(ST LUCIA STAR) – The Royal Saint Lucia Police Force (RSLPF) has charged two young men following investigations into a scam surrounding the sale of motor vehicles. At a press conference earlier today, acting Assistant Commissioner of Police (ACP), George Nicholas, said that the RSLPF is in receipt of several reports where a ring persons advertise motor vehicles for sale on Facebook.
“They lure prospective buyers to meet at certain locations where monies would be transferred from the prospective buyers to them. They would hand the prospective buyer a key and tell them that the vehicle can be collected in another location, only to find out there’s no vehicle,” Nicholas disclosed.
The RSLPF launched an investigation into the matter and since then 23-year-old Bryan Justin of La Panse has been arrested and charged with four counts of obtaining property by deception. Justin is currently on remand at the Bordelais Correctional Facility.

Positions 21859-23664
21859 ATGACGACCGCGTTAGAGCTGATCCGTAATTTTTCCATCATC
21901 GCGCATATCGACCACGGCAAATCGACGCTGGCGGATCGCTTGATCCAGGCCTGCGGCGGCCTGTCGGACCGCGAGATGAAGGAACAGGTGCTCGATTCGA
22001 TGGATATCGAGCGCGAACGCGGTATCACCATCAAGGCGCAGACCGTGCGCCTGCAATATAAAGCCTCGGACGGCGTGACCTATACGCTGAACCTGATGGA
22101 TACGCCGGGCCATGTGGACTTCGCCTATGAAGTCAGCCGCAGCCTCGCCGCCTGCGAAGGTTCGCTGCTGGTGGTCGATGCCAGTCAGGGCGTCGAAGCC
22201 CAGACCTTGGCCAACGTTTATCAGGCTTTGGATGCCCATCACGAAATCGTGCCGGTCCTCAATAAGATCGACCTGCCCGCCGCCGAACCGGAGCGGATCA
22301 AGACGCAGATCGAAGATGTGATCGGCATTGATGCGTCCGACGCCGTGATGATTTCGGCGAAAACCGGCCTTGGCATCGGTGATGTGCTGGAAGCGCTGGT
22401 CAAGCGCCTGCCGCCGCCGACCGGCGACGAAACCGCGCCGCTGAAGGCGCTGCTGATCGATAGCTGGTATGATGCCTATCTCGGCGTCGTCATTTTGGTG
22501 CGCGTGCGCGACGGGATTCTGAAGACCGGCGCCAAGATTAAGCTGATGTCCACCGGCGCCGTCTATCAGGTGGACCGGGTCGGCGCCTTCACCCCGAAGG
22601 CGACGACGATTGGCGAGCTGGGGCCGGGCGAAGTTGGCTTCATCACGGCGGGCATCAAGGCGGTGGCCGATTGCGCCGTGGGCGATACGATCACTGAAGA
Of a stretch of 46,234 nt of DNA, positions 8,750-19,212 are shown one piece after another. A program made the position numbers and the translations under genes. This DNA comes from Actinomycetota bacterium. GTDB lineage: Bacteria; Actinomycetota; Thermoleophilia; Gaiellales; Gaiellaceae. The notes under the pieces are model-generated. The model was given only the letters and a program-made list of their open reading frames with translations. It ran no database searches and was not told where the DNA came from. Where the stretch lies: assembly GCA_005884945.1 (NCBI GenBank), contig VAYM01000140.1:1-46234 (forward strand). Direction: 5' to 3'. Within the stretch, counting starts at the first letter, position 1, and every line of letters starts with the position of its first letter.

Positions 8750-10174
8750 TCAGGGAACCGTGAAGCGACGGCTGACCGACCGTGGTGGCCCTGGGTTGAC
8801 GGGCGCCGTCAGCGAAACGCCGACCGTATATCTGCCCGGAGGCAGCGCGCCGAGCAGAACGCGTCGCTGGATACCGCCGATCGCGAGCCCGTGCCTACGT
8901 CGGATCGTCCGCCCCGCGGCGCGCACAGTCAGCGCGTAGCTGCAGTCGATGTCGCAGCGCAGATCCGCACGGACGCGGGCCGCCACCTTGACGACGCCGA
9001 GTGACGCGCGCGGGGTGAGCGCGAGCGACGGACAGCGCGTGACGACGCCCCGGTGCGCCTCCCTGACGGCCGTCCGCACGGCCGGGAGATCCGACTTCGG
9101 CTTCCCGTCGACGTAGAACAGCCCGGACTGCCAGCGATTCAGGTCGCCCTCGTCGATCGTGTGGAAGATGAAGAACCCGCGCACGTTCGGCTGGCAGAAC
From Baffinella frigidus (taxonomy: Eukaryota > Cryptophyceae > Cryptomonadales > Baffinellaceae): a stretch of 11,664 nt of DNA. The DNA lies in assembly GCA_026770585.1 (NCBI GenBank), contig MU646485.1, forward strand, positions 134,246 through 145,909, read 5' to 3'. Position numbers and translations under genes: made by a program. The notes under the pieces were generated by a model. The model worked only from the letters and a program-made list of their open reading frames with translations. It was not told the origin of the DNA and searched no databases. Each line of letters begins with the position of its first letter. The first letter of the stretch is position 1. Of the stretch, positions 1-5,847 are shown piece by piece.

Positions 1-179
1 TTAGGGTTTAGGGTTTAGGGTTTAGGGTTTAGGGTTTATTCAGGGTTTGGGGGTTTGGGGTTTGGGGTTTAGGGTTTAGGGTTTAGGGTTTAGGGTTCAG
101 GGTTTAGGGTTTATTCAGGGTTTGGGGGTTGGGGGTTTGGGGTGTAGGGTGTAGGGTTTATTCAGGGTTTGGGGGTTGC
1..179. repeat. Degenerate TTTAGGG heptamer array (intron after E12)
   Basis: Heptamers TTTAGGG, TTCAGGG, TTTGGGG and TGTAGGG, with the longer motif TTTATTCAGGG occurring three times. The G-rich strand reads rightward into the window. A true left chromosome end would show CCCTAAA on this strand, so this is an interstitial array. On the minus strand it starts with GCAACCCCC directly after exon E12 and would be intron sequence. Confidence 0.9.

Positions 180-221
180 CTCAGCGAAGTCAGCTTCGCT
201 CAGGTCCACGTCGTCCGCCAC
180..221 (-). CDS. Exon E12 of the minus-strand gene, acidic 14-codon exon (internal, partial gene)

18-year-old Joshua Kalen Duncan Charles of Bois Patat, Castries has also been arrested and charged with three counts of obtaining property by deception. Nicholas said that on the first count, the 18-year-old was bailed in the sum of $3000 cash or suitable surety and has to report to Central Police Station three days a week. A bail hearing is pending for the other two counts.
-VERIFY THE VEHICLE’S AUTHENTICITY! Ask for copies of ownership documents to be forwarded via email, to ensure that the vehicle belongs to the advertiser. Insist that photo identification documents, proving the advertiser is indeed the same individual as reflected on the documents, are also included.
-When arranging to view a motor vehicle, insist that it is taken directly to a certified institution and not to a remote location for your own viewing.
-Never agree to meet an unknown individual alone; unexpected company may dissuade a thief.
-Never agree to meet in a secluded area, especially one you are not familiar with. Legitimate sellers will not fear a public meeting. Suggest meeting at or near a Police Station for your safety!
-Avoid being in possession of cash; cheques may be obtained from financial institutions for payment. If you fall victim to robbery, you may quickly cancel the cheque, before it is cashed. If cash payments are your only option, ensure that you are accompanied and conduct the transaction in a public area.
-When in doubt, call the police! If a transaction does not seem legitimate, notify the police immediately!